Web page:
choklate-1-march_13-_2007.jpg When I get a sweet-tooth, two things come to mind: music and chocolate. Okay, maybe three things come to mind, but the former tend to be much more sweet and soulful. I flip through my records or browse my iTunes library for something smooth, rich and satisfying while nibbling on a piece of chocolate—yes, the darker the better—until eventually I end up playing the same classic albums I’ve heard many times over. While these classic soul hits will always be delightful quick fixes, my auditory taste buds have stumbled upon something just as delicious—Choklate. With a voice so delectable, Seattle based writer/songstress, Choklate, has become a regular musical craving. Her self-titled album is richly textured and promises to satisfy any soulful sweet-tooth.

Clutch was able to catch up with Choklate to find out what makes her music so sweet.

Q: You’re from Seattle, how did you get started in the music business there?
I moved in with my brother Mike D, here in Seattle, when I’d first arrived in Seattle. His house had a really nice studio in the bottom level. I always hung out down there while folks where recording and whatnot…one day I bluffed and told them (my nephew and his crew) that they should let me get on a song…they needed another verse anyway. He called my bluff and let me. That’s when/where it started…writing and executing hooks for them, and then my brother encouraged me to do my own project. I did and then later was introduced to Vitamin D at one of Seattle’s longest running jam session nights called Jumbalaya. It was there that we connected and shortly after that recorded our first song, which was “Bigger.” So the story sort of continues to unfold.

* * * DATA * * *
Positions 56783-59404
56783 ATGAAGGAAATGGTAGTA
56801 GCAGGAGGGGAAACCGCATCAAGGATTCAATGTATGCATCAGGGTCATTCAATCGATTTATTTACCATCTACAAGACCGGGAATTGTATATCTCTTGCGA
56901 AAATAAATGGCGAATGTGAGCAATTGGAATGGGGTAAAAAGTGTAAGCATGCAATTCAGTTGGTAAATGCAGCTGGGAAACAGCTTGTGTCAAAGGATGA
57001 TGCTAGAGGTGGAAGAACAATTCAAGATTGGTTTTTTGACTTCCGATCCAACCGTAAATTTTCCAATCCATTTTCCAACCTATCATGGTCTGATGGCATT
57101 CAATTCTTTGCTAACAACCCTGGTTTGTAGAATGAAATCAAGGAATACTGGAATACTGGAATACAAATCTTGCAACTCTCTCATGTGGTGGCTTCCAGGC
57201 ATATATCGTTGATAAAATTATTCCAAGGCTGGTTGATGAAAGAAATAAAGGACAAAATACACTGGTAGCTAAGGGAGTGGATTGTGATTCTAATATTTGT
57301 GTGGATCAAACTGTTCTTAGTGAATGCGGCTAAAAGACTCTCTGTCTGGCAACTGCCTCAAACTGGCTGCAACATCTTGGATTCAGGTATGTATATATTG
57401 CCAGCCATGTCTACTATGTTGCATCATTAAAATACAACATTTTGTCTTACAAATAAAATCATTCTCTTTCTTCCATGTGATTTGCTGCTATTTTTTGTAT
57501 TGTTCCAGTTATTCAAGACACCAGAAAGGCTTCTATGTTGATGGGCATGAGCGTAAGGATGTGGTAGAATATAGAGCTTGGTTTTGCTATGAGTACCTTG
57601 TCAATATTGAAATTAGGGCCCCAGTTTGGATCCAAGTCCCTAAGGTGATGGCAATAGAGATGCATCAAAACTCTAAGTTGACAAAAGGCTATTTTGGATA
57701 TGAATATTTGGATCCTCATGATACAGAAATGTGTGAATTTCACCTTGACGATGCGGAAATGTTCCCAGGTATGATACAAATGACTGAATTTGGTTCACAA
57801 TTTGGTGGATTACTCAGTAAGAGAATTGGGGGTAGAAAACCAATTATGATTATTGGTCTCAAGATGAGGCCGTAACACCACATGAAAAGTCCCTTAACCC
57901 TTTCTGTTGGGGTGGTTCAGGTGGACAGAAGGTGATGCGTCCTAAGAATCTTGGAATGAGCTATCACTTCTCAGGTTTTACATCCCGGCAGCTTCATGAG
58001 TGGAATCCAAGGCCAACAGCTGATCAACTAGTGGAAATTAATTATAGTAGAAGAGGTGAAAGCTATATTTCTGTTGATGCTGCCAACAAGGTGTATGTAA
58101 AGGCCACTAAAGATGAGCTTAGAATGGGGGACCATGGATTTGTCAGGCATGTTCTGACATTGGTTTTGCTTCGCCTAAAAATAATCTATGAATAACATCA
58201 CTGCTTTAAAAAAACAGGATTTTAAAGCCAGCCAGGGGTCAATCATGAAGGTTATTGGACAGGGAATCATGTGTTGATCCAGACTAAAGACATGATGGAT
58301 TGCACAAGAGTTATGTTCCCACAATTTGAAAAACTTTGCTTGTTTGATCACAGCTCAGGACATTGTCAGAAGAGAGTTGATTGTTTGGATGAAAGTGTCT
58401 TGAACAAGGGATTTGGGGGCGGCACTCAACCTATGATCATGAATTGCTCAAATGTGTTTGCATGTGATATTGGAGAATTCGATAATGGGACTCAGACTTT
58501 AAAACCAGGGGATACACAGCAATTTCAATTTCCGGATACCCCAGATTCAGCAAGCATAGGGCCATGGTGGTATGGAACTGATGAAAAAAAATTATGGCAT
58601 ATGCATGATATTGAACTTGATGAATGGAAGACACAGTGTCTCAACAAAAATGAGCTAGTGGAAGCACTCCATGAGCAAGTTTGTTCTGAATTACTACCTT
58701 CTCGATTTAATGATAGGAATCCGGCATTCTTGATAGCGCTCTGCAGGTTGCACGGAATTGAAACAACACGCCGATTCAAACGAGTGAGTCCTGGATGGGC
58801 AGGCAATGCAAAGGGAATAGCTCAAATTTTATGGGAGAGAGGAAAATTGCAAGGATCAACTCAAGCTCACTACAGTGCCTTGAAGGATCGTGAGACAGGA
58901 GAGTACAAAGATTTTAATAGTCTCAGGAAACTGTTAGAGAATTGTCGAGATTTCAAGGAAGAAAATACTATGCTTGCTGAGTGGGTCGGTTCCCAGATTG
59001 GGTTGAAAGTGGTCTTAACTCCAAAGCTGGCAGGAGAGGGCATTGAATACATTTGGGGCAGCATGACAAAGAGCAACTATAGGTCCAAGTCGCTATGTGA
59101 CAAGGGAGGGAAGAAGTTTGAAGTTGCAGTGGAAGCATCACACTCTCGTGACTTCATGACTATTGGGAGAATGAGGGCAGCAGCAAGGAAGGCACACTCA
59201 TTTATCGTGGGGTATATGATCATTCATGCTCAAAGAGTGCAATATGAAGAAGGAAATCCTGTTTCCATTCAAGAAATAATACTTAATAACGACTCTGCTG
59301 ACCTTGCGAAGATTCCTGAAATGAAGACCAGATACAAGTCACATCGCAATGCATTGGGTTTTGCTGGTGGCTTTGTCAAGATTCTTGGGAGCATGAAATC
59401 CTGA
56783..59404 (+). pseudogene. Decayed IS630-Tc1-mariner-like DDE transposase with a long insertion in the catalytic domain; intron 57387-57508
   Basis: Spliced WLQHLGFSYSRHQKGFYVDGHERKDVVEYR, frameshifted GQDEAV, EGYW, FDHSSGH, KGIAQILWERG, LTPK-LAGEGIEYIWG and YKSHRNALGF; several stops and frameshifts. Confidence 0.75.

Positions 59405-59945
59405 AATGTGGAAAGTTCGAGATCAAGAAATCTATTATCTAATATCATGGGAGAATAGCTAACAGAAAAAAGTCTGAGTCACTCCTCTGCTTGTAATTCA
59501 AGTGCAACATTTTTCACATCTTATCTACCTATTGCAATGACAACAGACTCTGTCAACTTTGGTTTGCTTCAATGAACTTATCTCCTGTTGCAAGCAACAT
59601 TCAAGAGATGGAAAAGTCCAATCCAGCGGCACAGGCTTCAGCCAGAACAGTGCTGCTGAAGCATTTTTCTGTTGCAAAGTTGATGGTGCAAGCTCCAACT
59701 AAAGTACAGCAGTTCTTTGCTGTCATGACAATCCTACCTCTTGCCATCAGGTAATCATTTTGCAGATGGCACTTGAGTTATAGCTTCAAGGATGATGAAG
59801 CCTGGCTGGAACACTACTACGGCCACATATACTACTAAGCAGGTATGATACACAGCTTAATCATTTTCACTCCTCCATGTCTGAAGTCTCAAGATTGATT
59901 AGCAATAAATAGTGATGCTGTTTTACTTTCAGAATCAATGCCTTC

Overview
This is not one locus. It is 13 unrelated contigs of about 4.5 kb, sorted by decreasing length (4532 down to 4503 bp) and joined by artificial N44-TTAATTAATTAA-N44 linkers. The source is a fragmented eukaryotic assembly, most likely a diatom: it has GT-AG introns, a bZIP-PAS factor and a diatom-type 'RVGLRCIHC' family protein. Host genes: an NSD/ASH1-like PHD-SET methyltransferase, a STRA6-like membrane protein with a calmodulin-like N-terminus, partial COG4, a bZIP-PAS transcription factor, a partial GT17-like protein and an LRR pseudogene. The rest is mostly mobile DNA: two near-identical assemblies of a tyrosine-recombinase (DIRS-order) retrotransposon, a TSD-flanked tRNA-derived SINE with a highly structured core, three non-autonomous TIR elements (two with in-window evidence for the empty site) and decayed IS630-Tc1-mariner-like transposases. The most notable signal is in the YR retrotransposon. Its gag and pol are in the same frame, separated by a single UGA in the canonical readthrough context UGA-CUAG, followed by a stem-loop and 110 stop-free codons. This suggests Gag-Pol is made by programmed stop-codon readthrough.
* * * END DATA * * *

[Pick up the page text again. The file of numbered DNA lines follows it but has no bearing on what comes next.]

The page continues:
Q: In your song “The Moon”, which can be heard on your MySpace page, you say, “I reach for the moon” and “You keep me going.” What inspires you to reach for the moon and what currently keeps you going as an artist?
There are folks around me who really encourage me to continue to do what I do. I’ve often thought about whether or not I could really handle the responsibility of being an artist. My family and close friends continually push me toward the ‘moon’ and stars. So I continue to reach toward the moon because of them.

Q: Who are your musical influences?
I grew up in an environment where I couldn’t listen to secular music. I was only allowed to listen to Gospel and because of that, I rebelled and didn’t listen to much music at all. But when I could, I found myself listening to everything from Brotha Lynch all the way to YoYo Ma and Bach, so I think because I have no real musical reference point I’m influenced by the Ohm.